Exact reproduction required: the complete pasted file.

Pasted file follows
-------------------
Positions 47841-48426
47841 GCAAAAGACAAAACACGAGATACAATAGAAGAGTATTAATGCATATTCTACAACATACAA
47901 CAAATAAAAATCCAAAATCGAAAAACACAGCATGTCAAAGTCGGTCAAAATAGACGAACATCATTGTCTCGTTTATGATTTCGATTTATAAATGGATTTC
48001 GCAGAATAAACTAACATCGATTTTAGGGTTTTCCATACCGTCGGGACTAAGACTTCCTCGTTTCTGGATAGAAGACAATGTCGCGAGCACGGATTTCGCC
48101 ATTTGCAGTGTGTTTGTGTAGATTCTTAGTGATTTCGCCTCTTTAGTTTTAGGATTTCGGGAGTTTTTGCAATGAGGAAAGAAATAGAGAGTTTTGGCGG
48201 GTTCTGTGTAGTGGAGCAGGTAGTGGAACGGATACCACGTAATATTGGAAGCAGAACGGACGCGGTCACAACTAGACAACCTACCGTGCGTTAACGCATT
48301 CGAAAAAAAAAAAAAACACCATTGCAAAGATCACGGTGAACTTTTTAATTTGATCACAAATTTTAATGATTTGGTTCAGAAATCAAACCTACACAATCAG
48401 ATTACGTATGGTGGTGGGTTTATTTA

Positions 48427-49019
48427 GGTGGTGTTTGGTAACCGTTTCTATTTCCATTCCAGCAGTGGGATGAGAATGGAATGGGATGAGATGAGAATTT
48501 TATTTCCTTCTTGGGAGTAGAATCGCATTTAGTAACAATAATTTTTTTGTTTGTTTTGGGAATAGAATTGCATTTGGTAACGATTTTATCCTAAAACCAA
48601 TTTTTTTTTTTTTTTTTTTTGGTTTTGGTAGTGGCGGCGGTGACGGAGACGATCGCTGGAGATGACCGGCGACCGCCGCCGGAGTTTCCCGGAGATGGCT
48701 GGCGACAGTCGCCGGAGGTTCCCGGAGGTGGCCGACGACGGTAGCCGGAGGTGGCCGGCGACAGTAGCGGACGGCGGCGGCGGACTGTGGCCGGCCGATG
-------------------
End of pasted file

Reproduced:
Positions 47841-48426
47841 GCAAAAGACAAAACACGAGATACAATAGAAGAGTATTAATGCATATTCTACAACATACAA
47901 CAAATAAAAATCCAAAATCGAAAAACACAGCATGTCAAAGTCGGTCAAAATAGACGAACATCATTGTCTCGTTTATGATTTCGATTTATAAATGGATTTC
48001 GCAGAATAAACTAACATCGATTTTAGGGTTTTCCATACCGTCGGGACTAAGACTTCCTCGTTTCTGGATAGAAGACAATGTCGCGAGCACGGATTTCGCC
48101 ATTTGCAGTGTGTTTGTGTAGATTCTTAGTGATTTCGCCTCTTTAGTTTTAGGATTTCGGGAGTTTTTGCAATGAGGAAAGAAATAGAGAGTTTTGGCGG
48201 GTTCTGTGTAGTGGAGCAGGTAGTGGAACGGATACCACGTAATATTGGAAGCAGAACGGACGCGGTCACAACTAGACAACCTACCGTGCGTTAACGCATT
48301 CGAAAAAAAAAAAAAACACCATTGCAAAGATCACGGTGAACTTTTTAATTTGATCACAAATTTTAATGATTTGGTTCAGAAATCAAACCTACACAATCAG
48401 ATTACGTATGGTGGTGGGTTTATTTA

Positions 48427-49019
48427 GGTGGTGTTTGGTAACCGTTTCTATTTCCATTCCAGCAGTGGGATGAGAATGGAATGGGATGAGATGAGAATTT
48501 TATTTCCTTCTTGGGAGTAGAATCGCATTTAGTAACAATAATTTTTTTGTTTGTTTTGGGAATAGAATTGCATTTGGTAACGATTTTATCCTAAAACCAA
48601 TTTTTTTTTTTTTTTTTTTTGGTTTTGGTAGTGGCGGCGGTGACGGAGACGATCGCTGGAGATGACCGGCGACCGCCGCCGGAGTTTCCCGGAGATGGCT
48701 GGCGACAGTCGCCGGAGGTTCCCGGAGGTGGCCGACGACGGTAGCCGGAGGTGGCCGGCGACAGTAGCGGACGGCGGCGGCGGACTGTGGCCGGCCGATG